For Acton’s Mark Sheehan, getting to the grocery store has always been difficult, even during normal times. The amputee can’t easily push his wheelchair and a shopping cart, so he usually received grocery deliveries. These days, delivery slots are full.
“I’ve always called the stores and explained my situation, but they can't fit me in,” Sheehan says. “I rely on volunteers.”
Sheehan now uses Neighbor Brigade, a service with chapters throughout metropolitan Boston. Volunteers run errands, grocery shop, and pick up prescriptions.
One such volunteer is Acton’s Monica Forrest, an Air Force public health officer.
“I’m probably the most well-informed volunteer,” she says, laughing. She feels comfortable — even duty-bound — to venture out during the pandemic.
“My dad was a factory worker. I know what it’s like not to have things and to see everyone else have things. You’re trying to stretch a dollar as far as it will go. I’m in a different place now, and I owe it to the world to share those things,” she says. “If you’re comfortable with the CDC guidelines and not in a high-risk group, then I think those of us who fall into those categories should be doing things for those who don’t.”
As news spreads about food pantries struggling and workers stretched to capacity due to COVID-19, volunteers are essential for people like Sheehan. While some volunteers have self-isolated due to age or pre-existing health issues, other organizations are relieved to see an influx of new or existing volunteers and staffers — people home from college (or eager to escape their college-age kids), or simply happy to give back. It’s a fitting reminder during National Volunteer Week, April 19-25.
“I’m healthy. It’s the least I can do,” says Shirley’s Renee Cook, who volunteers at Loaves & Fishes in Devens. The food pantry temporarily closed earlier this month to restructure. Need surged, and a community mourned. On a typical day, the pantry would serve roughly 40 families, says executive director Patricia Stern. On April 3, the last pantry session before closing, they served 92.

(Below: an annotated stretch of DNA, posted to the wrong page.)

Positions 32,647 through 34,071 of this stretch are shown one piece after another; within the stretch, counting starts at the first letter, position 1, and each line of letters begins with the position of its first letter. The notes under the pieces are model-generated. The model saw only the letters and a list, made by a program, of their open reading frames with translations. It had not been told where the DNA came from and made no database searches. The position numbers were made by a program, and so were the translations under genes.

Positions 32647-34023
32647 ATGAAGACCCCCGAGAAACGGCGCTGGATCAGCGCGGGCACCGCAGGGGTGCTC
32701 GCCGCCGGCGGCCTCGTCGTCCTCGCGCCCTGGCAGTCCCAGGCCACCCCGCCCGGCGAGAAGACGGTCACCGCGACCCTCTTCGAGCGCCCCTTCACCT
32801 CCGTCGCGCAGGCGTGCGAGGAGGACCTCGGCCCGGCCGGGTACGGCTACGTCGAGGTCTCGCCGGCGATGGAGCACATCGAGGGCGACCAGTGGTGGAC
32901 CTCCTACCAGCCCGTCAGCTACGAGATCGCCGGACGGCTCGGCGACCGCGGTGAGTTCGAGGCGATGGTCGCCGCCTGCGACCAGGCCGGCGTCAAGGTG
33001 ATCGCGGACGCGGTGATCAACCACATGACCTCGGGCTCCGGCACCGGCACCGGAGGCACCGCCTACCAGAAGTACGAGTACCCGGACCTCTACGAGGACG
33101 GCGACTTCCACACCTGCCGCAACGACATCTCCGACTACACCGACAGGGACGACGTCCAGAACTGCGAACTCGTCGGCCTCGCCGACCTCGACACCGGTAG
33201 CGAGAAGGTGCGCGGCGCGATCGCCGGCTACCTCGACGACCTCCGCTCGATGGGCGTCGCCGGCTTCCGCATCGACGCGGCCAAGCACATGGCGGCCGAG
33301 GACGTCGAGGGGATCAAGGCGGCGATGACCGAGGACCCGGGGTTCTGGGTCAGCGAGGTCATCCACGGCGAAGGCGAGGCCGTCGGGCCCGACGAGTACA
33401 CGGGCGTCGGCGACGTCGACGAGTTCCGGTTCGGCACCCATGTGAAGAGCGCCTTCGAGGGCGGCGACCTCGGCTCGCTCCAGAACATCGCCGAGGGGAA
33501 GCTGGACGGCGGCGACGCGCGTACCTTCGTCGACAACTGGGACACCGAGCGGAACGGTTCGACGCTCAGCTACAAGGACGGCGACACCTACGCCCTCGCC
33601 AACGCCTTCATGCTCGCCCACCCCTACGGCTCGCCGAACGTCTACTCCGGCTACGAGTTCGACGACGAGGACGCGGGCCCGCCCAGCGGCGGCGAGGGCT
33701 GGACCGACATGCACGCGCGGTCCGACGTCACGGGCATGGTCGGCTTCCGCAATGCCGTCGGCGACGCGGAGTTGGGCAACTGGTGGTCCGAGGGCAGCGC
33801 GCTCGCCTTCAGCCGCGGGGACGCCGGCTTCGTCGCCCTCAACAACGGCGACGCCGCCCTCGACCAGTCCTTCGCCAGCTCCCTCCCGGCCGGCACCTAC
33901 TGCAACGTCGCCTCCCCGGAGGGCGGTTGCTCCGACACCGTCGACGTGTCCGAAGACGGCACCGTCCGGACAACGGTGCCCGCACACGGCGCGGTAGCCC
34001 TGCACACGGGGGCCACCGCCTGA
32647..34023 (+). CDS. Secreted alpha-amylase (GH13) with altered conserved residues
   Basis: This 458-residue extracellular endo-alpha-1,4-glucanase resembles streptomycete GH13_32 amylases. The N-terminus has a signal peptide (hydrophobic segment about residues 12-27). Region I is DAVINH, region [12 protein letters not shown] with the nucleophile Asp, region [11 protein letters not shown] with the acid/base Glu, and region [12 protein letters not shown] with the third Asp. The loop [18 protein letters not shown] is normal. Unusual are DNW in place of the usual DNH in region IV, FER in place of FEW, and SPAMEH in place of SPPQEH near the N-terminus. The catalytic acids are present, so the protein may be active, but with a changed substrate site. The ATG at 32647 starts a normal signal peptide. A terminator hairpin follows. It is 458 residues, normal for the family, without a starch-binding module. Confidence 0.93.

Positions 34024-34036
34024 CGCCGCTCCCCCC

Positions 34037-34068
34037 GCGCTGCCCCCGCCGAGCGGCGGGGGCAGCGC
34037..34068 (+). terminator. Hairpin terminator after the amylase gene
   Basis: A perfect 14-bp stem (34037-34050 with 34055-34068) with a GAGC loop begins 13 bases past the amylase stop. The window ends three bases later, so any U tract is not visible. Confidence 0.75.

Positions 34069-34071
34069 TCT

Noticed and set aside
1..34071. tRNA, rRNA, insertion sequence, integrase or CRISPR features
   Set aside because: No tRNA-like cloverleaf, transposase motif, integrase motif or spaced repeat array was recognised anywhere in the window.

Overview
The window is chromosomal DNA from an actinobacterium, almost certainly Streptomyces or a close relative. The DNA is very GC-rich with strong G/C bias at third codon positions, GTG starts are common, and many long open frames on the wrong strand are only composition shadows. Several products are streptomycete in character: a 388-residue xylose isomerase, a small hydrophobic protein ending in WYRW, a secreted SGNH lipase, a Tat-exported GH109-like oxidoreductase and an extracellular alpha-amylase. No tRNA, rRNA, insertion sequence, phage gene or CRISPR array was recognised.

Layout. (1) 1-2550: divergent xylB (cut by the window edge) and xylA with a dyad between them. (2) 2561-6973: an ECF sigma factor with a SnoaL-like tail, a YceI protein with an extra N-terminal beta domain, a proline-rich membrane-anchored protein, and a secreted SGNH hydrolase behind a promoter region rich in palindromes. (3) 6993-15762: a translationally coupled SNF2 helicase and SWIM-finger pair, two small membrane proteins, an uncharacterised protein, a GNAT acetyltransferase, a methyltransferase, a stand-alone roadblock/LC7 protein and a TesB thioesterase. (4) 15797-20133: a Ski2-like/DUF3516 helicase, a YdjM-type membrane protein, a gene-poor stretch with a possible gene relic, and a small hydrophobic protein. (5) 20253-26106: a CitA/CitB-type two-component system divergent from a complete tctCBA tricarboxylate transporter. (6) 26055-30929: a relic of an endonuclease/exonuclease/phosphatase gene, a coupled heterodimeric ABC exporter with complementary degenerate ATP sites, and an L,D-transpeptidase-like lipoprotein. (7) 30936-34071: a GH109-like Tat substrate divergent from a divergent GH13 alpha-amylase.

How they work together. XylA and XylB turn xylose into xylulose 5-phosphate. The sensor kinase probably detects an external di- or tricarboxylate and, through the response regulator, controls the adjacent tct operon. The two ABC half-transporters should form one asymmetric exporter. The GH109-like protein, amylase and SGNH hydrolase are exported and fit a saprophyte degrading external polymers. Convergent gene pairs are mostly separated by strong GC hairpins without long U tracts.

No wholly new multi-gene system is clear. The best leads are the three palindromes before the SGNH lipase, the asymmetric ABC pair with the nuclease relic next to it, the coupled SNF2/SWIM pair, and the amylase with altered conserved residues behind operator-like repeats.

They aim to reopen at the end of this month. Meanwhile, they’ve switched from a shopping model to a no-touch bagged system, where volunteer shoppers load bundles filled with shelf-stable milk, canned goods, and produce for curbside pickup.
It’s really not the safety issue that concerns some of them. It’s the lack of human contact, the pride they took in helping a guest select just the right carrot or soup.
“I really miss the clients,” says Cook, who used to help guests shop in person. “A lot of clients would never take turnips, but now I put turnips in. Or beets!”
Sandi Mrowka is a client at Maynard’s Open Table, as well as its volunteer coordinator. She typically oversees close to 200 volunteers per week.
“We’ve actually had a vast increase in people wanting to volunteer,” Mrowka says, even as older and otherwise vulnerable volunteers have gone on hiatus. “A plethora of folks have signed up. We’ve had an amazing response. We couldn’t run without our volunteers.”
It’s personal for Mrowka. She’s on disability and relies on the pantry’s market, which is now a drive-up.
“It’s an overwhelming feeling to know we can get help without judgment. Open Table’s mission is to have healthy food in a safe place with no food-shaming. It means more than I can express. My partner and I are disabled; we can’t wait in line at the grocery store,” she says. “This gets us through the week.”